The FTA includes a robust and comprehensive chapter on Trade and Sustainable Development, covering labour and environmental matters of relevance in trade relations between the EU and Vietnam. Commitments to the core labour standards and Conventions of the International Labour Organisation (ILO) ensure the respect of fundamental workers’ rights by both parties. In addition, the chapter includes commitments which will support the conservation and sustainable management of natural resources (including wildlife, forestry, and fisheries). Special attention is devoted to areas such as Corporate Social Responsibility and fair and ethical trading schemes.
The FTA will set up dedicated structures to ensure the full implementation of the chapter, including mechanisms to ensure the involvement of independent economic, social, and environmental stakeholders both in the EU and in Vietnam.
The Agreement will also contain a legally binding link to the Partnership and Cooperation Agreement (PCA) that governs the overall relationship between the EU and Vietnam, thereby ensuring that human rights, democracy, and the rule of law are essential elements of our bilateral trade relations.
The agreement includes a dedicated chapter on cooperation in implementing the Agreement and to assist Vietnam in reaping the full benefits. Boosting sustainable development is a key objective for such cooperation. Areas of particular importance include labour and environmental matters, trade facilitation, and small and medium-sized enterprises (SMEs).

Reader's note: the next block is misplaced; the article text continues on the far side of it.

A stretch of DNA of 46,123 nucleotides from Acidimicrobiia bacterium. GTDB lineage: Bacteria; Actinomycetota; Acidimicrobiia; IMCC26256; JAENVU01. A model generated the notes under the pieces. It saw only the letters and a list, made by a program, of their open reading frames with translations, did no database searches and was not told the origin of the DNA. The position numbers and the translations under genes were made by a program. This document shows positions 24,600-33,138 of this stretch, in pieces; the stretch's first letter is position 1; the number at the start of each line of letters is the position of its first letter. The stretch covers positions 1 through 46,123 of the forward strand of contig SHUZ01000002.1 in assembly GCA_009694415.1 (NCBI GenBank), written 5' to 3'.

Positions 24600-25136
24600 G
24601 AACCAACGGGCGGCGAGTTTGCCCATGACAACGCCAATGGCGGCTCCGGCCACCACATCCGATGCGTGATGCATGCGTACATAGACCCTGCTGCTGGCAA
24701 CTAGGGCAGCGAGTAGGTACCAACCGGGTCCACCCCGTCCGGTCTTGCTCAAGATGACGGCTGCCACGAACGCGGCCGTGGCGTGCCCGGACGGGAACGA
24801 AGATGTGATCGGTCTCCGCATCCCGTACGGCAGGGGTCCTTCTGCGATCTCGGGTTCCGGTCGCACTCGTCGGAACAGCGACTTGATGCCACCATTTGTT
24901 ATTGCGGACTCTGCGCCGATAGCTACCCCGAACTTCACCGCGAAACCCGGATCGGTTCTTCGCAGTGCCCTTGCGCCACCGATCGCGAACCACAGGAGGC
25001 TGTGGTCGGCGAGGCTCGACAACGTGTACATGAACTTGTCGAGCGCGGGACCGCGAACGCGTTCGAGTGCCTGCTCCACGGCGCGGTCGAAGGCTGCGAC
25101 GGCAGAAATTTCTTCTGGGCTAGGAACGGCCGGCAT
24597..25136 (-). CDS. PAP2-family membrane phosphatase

After the conclusion of the Singapore FTA in 2014, this will be the second FTA between the European Union and a country of the Association of South East Asian Nations (ASEAN). As such, it is a building block towards the EU’s ultimate objective of an ambitious and comprehensive region-to-region FTA with ASEAN as a whole.
The EU is one of the largest foreign investors in Vietnam. In 2013, EU investors committed a total of more than €500 million in Foreign Direct Investment and thus remain Vietnam’s sixth largest foreign investor partner.
Since 2013, Vietnam has been the EU’s fourth most important trading partner among the ten ASEAN Member States, surpassing the EU’s bilateral trade with Indonesia.
In December 2009, the Council decided to pursue free trade negotiations with the ASEAN countries in a bilateral format, whilst preserving the strategic objective of a region-to-region free trade agreement.